When moving forward in split mode, it`s imperative to learn proper skinning technique. When skinning, slide your plank forward by starting the movement from your heel, not picking-up your foot into the air. It seems strange but serves two main purposes. First, it helps keep strong contact between skin-and-snow. By sliding smoothly forward, the hairs of your skins flatten uniformly, ultimately allowing them to grip the snow as you apply pressure downward on that plank as the other foot slides forward. Secondly, sliding helps save energy by making your equipment efficiently work for you, not against you. Stepping forces you to fight gravity with each ill-advised upward leg movement. Believe it…you`ll have plenty of gravity working against you, so don`t add to the potentially agonizing uphill. Also, remember to keep a bit of flexion in your knees by slightly sinking straight downwards from your hips. Straight legs and snowsports definitely don`t belong together (unless you`re throwing an old-school spread eagle on skis or boning out a stalefish on your board).
4. Body, planks, poles…all together now.
Poles and snowboarding usually don`t mix, but you need to get comfortable with these essential foreign objects on the uphill if you plan to enjoy your downhill descent. Eventually, you`ll find a smooth, subconscious rhythm with all components – body, planks & poles – working in harmony. To get started, keep in mind that when one foot slides forward, the pole in your opposite hand extends outward to ultimately plant in the snow. Left foot slide forward, right pole extend & plant, right foot slide forward, left pole extend & plant. The movement will eventually begin to blur into one fluid bio-mechanical masterpiece wherein your pole plant actually coincides with the timing of your same-side plank sliding forward next to it, ultimately generating consistent force. Be aware that when on flat ground, very little arm extension is required. That is, your pole plants will be basically directly off to the side of your bindings and require very little downward pressure to maintain momentum. However, when ascending on steeper terrain, you`ll notice the inverse relationship of plank sliding to pole planting. You will need to extend your arms much farther out in front and apply far more pressure downward on your pole plant to aid your balance & generate power when moving upwards.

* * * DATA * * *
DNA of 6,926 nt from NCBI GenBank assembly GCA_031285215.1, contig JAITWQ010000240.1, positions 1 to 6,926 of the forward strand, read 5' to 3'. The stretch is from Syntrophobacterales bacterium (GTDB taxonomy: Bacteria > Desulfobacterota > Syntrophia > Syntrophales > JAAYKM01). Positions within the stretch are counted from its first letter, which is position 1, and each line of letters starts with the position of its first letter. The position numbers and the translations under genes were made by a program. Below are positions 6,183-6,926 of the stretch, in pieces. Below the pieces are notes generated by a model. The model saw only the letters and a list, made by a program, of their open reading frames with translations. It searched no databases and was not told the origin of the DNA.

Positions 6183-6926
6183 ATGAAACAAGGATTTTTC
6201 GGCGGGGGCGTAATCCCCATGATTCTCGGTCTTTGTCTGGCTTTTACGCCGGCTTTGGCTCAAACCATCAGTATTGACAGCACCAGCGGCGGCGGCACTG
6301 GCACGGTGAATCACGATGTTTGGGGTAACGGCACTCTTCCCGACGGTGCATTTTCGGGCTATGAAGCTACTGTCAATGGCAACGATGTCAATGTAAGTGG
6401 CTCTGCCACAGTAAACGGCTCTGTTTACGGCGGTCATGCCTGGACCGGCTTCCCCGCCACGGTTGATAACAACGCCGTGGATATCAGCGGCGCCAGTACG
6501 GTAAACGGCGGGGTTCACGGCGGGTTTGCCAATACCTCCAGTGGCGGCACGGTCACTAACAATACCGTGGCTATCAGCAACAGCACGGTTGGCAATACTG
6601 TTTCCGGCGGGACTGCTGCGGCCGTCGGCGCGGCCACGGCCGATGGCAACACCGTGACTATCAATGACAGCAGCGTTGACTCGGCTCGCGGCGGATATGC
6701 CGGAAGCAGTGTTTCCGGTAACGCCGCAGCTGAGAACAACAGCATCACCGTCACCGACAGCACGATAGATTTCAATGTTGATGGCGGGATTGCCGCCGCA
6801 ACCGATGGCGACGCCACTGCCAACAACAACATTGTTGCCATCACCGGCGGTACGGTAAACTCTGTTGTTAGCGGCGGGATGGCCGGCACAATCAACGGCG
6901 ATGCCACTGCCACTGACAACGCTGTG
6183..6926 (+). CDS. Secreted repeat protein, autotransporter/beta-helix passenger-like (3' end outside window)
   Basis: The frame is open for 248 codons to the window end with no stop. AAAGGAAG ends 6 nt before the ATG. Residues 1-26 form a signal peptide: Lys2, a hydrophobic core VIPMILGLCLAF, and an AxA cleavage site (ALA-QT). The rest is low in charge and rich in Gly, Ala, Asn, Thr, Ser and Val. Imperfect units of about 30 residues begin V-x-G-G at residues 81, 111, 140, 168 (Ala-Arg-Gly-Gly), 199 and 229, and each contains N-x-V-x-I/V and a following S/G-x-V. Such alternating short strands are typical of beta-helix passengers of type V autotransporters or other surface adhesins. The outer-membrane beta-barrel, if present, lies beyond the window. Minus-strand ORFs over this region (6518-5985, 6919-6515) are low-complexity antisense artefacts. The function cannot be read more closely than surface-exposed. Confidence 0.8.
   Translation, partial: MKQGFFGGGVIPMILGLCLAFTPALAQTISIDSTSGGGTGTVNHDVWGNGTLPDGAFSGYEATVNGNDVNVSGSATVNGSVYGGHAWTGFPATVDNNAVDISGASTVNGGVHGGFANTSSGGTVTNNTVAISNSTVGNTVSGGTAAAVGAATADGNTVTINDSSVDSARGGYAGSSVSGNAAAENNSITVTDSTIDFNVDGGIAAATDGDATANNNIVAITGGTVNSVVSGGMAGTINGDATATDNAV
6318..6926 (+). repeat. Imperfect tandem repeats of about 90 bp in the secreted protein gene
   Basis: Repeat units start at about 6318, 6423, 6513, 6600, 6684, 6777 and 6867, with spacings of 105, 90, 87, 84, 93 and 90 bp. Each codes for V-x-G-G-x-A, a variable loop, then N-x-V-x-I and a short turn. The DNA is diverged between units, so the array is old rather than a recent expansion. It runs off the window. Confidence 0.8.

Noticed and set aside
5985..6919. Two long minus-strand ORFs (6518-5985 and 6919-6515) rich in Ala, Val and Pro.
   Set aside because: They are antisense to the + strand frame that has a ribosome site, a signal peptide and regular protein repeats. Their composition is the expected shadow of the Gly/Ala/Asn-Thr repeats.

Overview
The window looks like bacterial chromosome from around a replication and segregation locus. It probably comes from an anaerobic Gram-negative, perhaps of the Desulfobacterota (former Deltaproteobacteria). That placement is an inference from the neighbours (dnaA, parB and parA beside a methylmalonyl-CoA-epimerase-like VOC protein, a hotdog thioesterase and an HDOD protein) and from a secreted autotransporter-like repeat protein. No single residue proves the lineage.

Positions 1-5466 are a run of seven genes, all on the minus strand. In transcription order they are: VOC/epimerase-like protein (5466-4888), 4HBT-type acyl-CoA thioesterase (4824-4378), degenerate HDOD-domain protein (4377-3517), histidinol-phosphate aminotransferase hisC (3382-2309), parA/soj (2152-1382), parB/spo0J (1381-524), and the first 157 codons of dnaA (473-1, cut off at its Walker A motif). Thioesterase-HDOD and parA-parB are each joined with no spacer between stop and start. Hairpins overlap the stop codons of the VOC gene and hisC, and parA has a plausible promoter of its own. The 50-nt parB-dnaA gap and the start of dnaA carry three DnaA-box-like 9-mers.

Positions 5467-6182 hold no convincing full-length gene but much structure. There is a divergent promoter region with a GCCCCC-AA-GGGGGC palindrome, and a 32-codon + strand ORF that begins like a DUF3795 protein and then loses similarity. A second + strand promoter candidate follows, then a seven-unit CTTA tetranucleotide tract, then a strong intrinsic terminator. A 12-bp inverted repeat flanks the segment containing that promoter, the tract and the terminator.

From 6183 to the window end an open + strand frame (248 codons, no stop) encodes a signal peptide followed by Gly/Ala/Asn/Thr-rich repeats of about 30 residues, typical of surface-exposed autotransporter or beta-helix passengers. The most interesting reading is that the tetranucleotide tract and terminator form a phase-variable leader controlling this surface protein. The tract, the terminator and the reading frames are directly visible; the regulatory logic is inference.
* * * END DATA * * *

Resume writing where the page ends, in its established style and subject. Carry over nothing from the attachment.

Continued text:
5. Sidestepping is basic, but if you don`t master it, progression on your splitboard is impossible.
Sidestepping is an essential splitboarding skill that is easy to learn, but also one of the most significant in terms of safety and efficiency for all skill levels. Although sidestepping is predominately accomplished through lower-body movement, as is nearly always the case, symbiotic pole control and upper-body core balance are essential. To begin practicing your sidestepping technique, position yourself at the bottom of a small slope with gentle incline. Turn sideways across the fall-line of the hill. Plant one pole on the outside of your downhill plank and the other on the outside of your uphill plank. Pressure downward on the INSIDE edge of your DOWNHILL plank while simultaneously pushing downward on your downhill pole. In unison with the movements described above, step sideways upwards with your UPHILL plank, reposition your uphill pole plant farther above and pressure downward on your uphill pole and on the OUTSIDE edge of your UPHILL plank. Bring your downhill plank parallel with your uphill plank. Maintain OUTSIDE edge pressure on your UPHILL plank and INSIDE edge pressure on your DOWNHILL plank. Repeat movement slowly until you build confidence and can fluidly sidestep more quickly.